Irish consumers could be facing higher prices for wine, as a result of a new proposal in the Public Health (Alcohol) Bill, according to the Irish Wine Association (IWA).
The Bill proposes mandatory cancer warning labels on all alcohol products sold in the Republic of Ireland, which means that companies would have to produce a specific label for the Irish market.
The IWA says that this measure would be 'logistical nightmare' for wine importers, and have a 'devastating effect' on Ireland's wine industry, meaning less choice for consumers and an increase in business costs, which could lead to higher prices.
"Today, Irish consumers are more sophisticated when it comes to food and today they are blessed with an array of some of the world’s finest wines, which is ideal for food pairing," said Jim Bradley, chair of the IWA and of wine distributor Febvre & Company.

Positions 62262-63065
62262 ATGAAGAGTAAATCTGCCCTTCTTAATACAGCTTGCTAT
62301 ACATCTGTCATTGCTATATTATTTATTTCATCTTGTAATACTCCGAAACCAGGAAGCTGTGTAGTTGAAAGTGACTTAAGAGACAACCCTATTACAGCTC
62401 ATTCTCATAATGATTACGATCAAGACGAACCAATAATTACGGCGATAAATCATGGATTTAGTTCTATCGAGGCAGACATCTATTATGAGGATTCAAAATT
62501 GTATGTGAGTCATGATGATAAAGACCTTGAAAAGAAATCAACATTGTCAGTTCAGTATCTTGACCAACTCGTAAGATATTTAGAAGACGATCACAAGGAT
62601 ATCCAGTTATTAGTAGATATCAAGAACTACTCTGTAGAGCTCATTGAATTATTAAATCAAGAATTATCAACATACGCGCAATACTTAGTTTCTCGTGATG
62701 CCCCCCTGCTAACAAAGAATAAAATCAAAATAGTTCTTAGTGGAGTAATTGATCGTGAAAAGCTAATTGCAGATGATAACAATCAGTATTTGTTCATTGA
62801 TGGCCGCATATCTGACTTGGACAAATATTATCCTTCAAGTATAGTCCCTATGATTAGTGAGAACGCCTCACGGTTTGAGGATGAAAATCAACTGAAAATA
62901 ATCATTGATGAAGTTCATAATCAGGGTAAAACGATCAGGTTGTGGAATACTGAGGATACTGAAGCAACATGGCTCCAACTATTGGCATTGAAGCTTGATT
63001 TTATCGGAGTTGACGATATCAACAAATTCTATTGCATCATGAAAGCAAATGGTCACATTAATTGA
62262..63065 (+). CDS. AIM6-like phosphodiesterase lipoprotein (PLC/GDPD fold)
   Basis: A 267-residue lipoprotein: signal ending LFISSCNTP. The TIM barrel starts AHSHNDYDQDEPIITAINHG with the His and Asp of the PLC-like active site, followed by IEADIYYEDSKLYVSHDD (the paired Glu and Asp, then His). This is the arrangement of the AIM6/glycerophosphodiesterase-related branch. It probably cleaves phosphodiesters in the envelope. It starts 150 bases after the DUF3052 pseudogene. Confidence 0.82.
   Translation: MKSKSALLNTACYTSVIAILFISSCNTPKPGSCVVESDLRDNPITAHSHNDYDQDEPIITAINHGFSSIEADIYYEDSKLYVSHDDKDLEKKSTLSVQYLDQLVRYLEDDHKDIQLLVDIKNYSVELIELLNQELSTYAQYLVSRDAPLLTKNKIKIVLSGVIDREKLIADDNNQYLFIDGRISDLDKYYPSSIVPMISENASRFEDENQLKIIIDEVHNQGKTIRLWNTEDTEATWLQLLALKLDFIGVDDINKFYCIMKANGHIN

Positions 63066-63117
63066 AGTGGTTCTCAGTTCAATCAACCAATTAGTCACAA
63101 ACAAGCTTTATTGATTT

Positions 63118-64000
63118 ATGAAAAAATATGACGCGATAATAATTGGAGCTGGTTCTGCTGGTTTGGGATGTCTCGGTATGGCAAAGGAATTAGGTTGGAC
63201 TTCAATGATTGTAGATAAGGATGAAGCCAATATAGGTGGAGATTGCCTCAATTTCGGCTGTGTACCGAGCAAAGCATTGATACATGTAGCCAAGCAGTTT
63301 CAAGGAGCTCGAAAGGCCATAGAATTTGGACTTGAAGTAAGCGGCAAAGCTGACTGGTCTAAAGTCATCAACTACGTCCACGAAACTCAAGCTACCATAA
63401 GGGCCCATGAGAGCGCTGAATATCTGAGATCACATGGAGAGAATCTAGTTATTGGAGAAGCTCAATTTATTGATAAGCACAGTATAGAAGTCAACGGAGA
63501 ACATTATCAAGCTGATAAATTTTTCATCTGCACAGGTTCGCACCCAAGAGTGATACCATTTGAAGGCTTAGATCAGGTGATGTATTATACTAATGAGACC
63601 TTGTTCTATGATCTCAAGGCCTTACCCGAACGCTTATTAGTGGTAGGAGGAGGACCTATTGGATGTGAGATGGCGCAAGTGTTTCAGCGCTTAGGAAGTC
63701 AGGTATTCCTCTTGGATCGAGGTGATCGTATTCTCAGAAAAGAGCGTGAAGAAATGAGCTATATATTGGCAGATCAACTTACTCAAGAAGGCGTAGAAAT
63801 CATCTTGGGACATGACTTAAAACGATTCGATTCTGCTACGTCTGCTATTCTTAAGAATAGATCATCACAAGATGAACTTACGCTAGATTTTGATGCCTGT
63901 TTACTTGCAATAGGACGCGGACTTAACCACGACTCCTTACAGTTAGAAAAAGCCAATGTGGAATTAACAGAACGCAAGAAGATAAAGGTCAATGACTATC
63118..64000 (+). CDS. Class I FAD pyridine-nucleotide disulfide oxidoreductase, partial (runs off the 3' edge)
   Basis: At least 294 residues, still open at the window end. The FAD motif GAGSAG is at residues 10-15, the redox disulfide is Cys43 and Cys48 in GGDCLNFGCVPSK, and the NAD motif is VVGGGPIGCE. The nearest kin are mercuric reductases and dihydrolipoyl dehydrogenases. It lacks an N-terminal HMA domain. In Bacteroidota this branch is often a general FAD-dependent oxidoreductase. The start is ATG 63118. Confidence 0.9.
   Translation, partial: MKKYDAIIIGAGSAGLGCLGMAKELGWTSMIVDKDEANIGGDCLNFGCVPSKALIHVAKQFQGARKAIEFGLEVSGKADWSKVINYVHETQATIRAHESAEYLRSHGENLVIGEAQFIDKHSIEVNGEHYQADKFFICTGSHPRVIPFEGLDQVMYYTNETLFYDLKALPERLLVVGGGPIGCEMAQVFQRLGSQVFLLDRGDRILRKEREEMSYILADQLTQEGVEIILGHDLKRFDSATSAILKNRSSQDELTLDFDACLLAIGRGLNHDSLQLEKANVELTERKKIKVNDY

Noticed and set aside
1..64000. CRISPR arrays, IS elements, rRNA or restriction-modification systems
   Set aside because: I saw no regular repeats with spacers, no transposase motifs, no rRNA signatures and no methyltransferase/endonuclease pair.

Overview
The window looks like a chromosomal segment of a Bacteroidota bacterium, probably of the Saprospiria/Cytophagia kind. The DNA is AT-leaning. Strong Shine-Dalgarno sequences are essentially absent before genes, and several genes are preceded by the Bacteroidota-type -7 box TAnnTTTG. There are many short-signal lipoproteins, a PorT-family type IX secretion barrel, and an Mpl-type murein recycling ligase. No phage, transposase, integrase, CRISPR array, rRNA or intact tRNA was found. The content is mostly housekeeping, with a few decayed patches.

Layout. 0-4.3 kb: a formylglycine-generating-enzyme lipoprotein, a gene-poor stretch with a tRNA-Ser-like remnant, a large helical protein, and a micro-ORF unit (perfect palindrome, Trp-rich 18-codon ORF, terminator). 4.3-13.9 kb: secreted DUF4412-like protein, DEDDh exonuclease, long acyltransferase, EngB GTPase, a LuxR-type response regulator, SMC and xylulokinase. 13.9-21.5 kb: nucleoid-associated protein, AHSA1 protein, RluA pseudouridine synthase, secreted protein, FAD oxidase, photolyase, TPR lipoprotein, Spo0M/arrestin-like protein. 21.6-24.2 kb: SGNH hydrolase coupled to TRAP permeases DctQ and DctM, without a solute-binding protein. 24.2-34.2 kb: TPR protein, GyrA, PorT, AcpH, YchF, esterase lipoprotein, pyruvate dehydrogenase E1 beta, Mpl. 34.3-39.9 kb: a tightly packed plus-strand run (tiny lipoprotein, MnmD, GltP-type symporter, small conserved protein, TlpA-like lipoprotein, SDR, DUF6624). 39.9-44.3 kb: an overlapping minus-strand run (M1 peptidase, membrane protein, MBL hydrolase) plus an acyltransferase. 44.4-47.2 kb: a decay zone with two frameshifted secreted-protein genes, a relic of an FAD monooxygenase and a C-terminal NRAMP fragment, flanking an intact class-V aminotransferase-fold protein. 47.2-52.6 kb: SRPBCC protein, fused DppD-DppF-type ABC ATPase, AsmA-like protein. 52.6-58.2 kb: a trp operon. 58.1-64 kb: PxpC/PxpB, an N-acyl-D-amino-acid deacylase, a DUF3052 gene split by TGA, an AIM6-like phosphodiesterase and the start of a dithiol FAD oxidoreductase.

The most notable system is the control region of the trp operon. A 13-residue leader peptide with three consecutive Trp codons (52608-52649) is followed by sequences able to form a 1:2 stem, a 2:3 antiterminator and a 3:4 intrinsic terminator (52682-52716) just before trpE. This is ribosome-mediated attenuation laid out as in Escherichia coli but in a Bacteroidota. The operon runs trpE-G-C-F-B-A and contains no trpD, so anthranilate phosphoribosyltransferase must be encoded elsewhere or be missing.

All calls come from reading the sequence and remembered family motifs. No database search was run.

"Unfortunately, this bill poses a threat to the variety currently on offer to Ireland’s wine drinkers."
The IWA says that the Alcohol Bill could be interpreted as a 'barrier to the free movement of goods' within the EU, putting Ireland at odds with 10 EU member states, most of which are wine-producing nations.
It adds that, as the country is a relatively small market, Ireland may become an unviable market for exports.
"While the wine industry fully supports the objectives of the Alcohol Bill, to tackle harmful drinking and underage consumption, it is important that any measures that are introduced as evidence-based," added Bradley.
"The evidence that the Department of Health has presented on the Alcohol Bill’s effectiveness to tackle alcohol misuse is questionable at best.”
The Alcohol Bill is also proposing a minimum until price on wine.
© 2017 - Checkout Magazine by Sarah Harford